Flexibility and ease of entry and exit are key attractors for occupiers of serviced office space (alongside the quality of space and services offered), but these very features that appeal to occupiers also make the sector particularly vulnerable during a downturn as businesses can quickly reduce their property footprint.
Serviced office letting agreements will typically be a year or less in duration and can often be terminated with just 2 - 3 months’ notice, depending upon the length of the agreement. In contrast, larger businesses occupying conventional, non-serviced space will usually have signed leases for a period of between 3 and 5 years, often without the ability to terminate the lease beforehand.
The flexibility conferred on occupiers through a serviced office letting agreement will put the occupier in a strong bargaining position to re-negotiate the terms of their occupancy, including seeking a rent reduction in order to stay in business. However, this is not the case across the board, and our experience suggests that the extent to which this happens will vary according to the specific market and nature of occupiers within a building.
The serviced office sector’s bias towards smaller firms also adds to its vulnerability, as this market segment tends to be more vulnerable during a downturn. Typical serviced office agreements will be for fewer than 10 desks, and even in central London typical serviced office lettings tend to be sub-20 desks.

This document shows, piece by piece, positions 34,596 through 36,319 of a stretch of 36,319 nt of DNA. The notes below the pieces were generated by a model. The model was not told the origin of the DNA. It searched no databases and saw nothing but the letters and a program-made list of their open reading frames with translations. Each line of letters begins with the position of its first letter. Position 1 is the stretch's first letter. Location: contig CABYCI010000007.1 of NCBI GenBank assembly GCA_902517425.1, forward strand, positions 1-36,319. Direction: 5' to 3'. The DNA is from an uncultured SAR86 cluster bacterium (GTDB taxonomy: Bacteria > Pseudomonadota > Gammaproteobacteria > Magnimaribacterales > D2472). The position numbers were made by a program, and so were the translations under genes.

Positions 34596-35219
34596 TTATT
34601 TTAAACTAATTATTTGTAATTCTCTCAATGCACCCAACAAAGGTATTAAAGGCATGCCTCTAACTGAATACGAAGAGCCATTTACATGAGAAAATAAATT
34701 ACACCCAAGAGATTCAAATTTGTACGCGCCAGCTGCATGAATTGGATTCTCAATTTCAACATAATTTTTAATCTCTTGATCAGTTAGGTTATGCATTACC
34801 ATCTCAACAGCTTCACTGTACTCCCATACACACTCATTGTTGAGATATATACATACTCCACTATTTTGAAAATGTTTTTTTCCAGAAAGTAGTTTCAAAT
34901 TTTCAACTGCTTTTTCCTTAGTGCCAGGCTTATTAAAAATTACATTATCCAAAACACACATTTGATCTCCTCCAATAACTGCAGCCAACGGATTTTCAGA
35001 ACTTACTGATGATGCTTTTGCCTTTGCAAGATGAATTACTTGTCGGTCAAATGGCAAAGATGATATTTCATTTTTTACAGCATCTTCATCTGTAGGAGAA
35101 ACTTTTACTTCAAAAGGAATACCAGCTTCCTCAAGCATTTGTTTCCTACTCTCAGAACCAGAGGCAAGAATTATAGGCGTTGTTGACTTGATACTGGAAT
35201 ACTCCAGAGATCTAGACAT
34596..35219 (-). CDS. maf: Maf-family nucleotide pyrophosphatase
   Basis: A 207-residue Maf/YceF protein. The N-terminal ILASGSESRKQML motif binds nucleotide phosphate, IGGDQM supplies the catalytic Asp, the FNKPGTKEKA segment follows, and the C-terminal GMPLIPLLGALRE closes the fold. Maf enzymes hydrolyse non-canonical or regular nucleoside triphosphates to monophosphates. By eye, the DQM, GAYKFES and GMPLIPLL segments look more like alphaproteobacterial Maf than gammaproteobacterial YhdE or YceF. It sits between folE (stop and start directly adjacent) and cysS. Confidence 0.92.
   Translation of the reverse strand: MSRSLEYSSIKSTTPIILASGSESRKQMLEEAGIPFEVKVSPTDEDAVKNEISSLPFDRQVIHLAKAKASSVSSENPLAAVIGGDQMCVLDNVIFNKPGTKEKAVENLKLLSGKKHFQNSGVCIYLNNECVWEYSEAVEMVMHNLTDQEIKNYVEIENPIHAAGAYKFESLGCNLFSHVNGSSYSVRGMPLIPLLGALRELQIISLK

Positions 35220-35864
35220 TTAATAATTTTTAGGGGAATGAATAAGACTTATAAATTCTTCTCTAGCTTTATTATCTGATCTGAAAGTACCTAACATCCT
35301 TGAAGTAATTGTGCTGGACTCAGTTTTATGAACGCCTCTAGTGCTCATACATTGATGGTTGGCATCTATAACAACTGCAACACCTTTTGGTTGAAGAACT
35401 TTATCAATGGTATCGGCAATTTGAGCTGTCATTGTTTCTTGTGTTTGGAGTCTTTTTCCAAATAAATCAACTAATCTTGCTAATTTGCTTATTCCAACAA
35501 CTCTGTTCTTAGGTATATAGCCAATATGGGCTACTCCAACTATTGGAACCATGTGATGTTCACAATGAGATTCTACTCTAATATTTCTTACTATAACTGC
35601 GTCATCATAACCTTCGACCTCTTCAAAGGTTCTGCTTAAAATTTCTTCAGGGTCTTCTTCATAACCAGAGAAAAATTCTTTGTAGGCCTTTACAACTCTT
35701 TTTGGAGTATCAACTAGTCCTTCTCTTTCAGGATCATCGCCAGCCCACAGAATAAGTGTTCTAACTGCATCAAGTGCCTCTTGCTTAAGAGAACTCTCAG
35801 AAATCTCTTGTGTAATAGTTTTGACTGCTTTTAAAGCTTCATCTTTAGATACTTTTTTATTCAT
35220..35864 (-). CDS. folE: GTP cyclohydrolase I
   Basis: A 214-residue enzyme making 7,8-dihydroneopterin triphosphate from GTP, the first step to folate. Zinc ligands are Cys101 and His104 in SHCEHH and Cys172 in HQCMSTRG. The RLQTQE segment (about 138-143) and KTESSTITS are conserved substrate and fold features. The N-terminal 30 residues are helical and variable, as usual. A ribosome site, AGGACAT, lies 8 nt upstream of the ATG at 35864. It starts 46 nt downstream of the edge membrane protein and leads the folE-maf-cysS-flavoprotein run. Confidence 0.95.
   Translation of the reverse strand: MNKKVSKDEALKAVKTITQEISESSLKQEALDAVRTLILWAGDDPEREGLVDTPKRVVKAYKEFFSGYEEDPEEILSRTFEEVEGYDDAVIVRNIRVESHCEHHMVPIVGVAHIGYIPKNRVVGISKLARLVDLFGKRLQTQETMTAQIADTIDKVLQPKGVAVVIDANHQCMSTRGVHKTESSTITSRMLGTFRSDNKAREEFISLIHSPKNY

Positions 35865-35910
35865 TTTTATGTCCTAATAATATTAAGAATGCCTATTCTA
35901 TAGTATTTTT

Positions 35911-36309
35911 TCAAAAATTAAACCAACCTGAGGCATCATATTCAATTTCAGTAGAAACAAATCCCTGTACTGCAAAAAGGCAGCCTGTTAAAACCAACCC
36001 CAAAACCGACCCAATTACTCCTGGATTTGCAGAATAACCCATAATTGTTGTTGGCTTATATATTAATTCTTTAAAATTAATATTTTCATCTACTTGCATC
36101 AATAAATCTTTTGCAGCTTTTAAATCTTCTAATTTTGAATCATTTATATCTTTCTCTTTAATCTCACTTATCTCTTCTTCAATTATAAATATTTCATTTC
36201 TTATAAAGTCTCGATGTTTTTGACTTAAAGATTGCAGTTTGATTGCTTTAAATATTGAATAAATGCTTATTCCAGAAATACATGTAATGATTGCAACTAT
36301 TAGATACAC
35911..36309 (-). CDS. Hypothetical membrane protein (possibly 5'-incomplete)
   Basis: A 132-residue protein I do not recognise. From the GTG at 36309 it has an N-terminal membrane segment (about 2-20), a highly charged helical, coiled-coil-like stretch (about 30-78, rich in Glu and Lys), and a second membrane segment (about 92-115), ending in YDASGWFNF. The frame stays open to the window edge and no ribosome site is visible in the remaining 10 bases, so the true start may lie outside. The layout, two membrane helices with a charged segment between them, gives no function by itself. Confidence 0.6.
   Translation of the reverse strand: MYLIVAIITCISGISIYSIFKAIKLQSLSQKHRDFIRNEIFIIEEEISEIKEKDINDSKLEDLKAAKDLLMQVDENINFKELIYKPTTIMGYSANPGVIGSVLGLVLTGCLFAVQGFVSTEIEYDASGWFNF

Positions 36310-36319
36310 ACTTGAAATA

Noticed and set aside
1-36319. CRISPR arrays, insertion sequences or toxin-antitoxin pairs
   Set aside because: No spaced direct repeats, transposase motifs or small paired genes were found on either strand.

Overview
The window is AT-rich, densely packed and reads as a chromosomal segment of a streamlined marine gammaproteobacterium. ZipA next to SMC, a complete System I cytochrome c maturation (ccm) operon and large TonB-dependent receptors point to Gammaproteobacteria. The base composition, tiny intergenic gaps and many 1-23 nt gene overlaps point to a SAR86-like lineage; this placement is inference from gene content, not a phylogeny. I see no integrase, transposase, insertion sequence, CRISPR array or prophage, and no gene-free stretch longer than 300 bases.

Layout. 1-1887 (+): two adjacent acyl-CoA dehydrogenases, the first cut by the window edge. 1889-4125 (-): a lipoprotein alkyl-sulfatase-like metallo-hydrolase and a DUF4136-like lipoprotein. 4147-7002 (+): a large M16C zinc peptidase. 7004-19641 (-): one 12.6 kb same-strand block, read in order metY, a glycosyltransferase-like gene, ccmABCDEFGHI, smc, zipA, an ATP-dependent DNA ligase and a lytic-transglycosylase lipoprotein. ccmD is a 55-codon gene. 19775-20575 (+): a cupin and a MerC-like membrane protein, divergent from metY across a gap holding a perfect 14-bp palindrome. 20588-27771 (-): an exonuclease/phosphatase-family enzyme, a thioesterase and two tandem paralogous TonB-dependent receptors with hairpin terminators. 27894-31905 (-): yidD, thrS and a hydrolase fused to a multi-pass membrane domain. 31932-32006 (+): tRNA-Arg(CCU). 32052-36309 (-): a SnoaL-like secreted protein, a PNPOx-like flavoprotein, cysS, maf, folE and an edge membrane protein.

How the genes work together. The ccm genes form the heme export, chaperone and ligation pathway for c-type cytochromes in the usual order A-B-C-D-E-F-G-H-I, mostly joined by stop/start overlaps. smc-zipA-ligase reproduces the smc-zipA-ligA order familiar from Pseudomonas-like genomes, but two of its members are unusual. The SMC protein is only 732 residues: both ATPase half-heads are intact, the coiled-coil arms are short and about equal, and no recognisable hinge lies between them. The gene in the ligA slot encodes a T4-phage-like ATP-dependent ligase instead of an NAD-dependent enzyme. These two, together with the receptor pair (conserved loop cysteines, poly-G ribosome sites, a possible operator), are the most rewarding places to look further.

The technology sector has seen particularly strong expansion in the UK in recent years, and smaller technology firms have been a key driver of demand for serviced offices. However, many of these firms have been backed by venture capital funding and have yet to make a profit. In these changed economic times, it remains to be seen whether this source of funding will continue or whether some investors may simply cut their losses and sit on their hands until economic conditions become more benign.
It is therefore possible that a sizable number of unprofitable fledgling technology firms may disappear, while others may simply terminate their serviced office letting agreements to cut costs and work from home until economic conditions improve.
Those serviced office operators with a more diverse portfolio of occupiers, across different size bands and business sectors, are therefore likely to weather the current economic storm more effectively.